Lee A. Wilkinson, PhD, NCSP is author of the award-winning book, A Best Practice Guide to Assessment and Intervention for Autism and Asperger Syndrome in Schools, published by Jessica Kingsley Publishers. He is also editor of a best-selling text in the American Psychological Association (APA) School Psychology Book Series, Autism Spectrum Disorder in Children and Adolescents: Evidence-Based Assessment and Intervention in Schools and author of the book, Overcoming Anxiety and Depression on the Autism Spectrum: A Self-Help Guide Using CBTHis latest book is A Best Practice Guide to Assessment and Intervention for Autism Spectrum Disorder in Schools (2nd Edition).

1 comment:

Debbie Ahrns said...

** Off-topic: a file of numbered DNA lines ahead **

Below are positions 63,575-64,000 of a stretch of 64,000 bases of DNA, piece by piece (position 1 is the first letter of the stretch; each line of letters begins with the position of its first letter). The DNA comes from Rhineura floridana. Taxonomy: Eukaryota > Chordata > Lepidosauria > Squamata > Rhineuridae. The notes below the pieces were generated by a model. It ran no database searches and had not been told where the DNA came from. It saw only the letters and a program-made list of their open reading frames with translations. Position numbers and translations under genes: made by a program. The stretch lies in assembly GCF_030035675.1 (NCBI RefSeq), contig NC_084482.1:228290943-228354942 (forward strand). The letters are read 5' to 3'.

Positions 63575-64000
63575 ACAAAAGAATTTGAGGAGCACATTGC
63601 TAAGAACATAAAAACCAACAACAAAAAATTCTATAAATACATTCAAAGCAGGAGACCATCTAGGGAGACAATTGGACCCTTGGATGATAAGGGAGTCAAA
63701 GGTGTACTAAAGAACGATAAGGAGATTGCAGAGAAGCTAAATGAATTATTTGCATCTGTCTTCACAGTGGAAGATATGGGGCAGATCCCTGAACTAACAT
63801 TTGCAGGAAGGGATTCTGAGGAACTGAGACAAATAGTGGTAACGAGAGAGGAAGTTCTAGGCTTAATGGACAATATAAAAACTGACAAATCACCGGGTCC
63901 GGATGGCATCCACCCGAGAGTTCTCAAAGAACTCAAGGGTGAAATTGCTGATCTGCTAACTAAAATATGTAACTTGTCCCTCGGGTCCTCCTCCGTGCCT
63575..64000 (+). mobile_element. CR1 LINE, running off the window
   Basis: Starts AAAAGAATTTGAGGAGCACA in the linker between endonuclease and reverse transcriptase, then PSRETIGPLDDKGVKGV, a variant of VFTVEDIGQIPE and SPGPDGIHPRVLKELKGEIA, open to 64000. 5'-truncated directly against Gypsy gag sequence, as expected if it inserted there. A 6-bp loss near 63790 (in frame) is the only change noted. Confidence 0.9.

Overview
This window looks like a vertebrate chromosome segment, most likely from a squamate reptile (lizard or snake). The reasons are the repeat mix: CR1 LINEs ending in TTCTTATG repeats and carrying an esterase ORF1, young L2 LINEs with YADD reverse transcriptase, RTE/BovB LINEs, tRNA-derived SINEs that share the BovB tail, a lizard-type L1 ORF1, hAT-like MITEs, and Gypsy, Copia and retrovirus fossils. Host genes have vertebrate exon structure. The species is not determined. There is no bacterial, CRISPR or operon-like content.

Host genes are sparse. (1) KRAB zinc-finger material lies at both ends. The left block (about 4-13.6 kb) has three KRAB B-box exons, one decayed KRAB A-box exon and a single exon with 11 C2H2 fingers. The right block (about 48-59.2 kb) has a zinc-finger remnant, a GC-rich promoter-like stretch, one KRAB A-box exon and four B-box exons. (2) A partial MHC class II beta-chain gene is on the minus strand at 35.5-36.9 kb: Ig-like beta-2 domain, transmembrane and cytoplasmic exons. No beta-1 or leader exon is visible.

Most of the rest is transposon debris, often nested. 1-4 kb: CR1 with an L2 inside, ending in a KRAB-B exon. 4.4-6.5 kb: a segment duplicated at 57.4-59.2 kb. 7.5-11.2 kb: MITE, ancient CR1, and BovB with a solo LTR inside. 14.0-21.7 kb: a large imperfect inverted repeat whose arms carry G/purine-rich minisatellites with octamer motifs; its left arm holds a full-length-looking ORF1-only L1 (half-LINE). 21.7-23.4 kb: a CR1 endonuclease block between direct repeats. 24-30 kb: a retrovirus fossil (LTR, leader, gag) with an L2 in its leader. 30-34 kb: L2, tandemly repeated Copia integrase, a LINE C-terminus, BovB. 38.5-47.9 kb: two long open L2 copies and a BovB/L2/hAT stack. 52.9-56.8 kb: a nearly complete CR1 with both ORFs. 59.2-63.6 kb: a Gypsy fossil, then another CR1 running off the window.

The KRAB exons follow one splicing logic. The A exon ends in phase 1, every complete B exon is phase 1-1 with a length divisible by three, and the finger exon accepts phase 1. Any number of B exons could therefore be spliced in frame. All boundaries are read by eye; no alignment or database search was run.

Hello I believe that Early Intervention is key for intervention for the child and the family. This article intrigues me in that I have worked with two Hispanic children diagnosed to be on the spectrum before the age of two by a special team at a Children's Hospital. Having spent 35 + years working with children with differing abilities and their families age birth to age three. I watched these young boys play both in their homes as well as in center play groups. Their play and interaction were more repressitive of a child who was hearing impaired . So I built an unconditional relationship with the took two months two times a week with one young boy and our relationship changed. I meet with his parent and asked more about family history. Mother spoke Englissh very well, Dad struggled but understood and the one young boy was cared for by his Grandmother while the parents ran their restaurant . As it turned out Grandmother only spoke Spanish, she was willing to use sign language . Then I asked the family while at home during meals or in the kitchen to ONLY use sign language and speak English as food and meal time create many wonderful opportunities to build vocabulary . I am pleased to share that this young man by the time of the next evaluation tested out and was speaking both in English and Spanish as well as using sign language. At age three he had progressed so well he was no longer eligible for services for children with differing abilities. it is with pleasure that I share his Grandmother also learned to speak English in a short period of time. The second young man I did have an interpreter join the classroom and some home intervention sessions this helped build a foundation of trust from the entire family . He did well and made great progress using a picture communication system first as it turns out he was hearing impaired and responded better to female individuals voices then that of men. This young man at three continues to receive speech intervention. I realize this is not the norm but having experienced this first will always been an intervention strategy for all very young children whom live in multi lingual environments. Learning to communicate is a multi layer process and essential to social engagement/interaction success. Communication is like Ping Pong I take a turn you take a turn it is a TURN BALANCED interaction and everyone needs to understand this and build interactions based on this concept . Just my thoughts to add to the value of your article . I enjoy your post. Peace be with you. Debbie